Essays and rock & roll. Looking and listening. Nostalgia versus skepticism. Sound and sense.
Saturday, October 4, 2014
That Nun and those Devil Horns
I love this photo immoderately, and feel no shame in adding to the number of shares it's received worldwide in the last few years. Great art asks more questions than it provides answers for, and this snapshot has entered the realm: Who took this photo, and when? And where? Is this an actual snapshot, or a fraud created recently via Photoshop? Is the poor sister in on the joke—such nuns did exist, I can assure you (though a painful memory of my years at Saint Andrew Apostle grade school: singing along in class with the words "happy and gay" and guffawing as Sister Joy naively, and merrily, mimicked our limp wrists. Or was she in on the joke?)—or is she the fool? Whose horns are they, the girl's on the right, or the girl's to her right? Did students outside the frame know how much power the offending girl had in creating among her classmates crushes, fear, and unhappy or liberating memories of subversion, that this image wouldn't need photographic evidence to ensure that it remains in the imagination? An image is shared as often as this and it enters myth: the number of those nodding at it gravely, or with queasiness, or who claim I was there! or I snapped this! or We did this too! multiplying exponentially.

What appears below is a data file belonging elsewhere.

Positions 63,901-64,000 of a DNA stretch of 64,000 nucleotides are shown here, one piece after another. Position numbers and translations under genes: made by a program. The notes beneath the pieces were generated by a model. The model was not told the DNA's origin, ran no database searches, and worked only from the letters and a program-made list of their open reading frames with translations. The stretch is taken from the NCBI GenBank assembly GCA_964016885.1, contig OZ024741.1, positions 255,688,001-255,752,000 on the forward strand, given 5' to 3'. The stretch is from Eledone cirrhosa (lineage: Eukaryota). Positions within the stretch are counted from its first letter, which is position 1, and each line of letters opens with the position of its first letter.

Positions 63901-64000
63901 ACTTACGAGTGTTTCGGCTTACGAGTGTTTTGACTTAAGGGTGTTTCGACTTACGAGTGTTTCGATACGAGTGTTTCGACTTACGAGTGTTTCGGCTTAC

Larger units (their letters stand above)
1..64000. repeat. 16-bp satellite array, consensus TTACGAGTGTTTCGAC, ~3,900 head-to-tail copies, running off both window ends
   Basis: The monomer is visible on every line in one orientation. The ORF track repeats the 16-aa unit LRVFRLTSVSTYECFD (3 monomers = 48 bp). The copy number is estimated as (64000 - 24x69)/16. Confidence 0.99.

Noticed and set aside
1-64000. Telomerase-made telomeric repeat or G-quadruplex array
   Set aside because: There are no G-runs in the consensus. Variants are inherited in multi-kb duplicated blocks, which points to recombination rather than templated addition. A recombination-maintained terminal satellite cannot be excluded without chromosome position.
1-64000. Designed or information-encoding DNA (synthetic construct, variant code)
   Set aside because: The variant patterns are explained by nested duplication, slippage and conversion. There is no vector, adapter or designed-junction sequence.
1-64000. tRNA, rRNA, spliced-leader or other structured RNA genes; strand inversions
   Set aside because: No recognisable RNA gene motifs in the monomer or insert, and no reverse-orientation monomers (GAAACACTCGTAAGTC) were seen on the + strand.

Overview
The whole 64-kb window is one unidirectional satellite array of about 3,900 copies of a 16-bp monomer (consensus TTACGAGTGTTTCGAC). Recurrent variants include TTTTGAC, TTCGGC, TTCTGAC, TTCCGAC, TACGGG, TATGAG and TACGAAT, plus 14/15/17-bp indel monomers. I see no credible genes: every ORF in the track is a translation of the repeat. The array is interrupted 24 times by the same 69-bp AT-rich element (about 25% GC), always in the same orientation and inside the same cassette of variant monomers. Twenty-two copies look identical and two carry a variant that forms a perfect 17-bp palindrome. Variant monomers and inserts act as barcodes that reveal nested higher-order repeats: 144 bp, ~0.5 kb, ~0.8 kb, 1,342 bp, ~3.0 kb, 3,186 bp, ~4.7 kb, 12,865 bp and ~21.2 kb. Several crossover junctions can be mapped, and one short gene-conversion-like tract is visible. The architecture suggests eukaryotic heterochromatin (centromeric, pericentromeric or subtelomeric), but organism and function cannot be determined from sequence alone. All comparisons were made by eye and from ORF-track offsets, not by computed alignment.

"A photograph is a secret about a secret. The more it tells you the less you know." Diane Arbus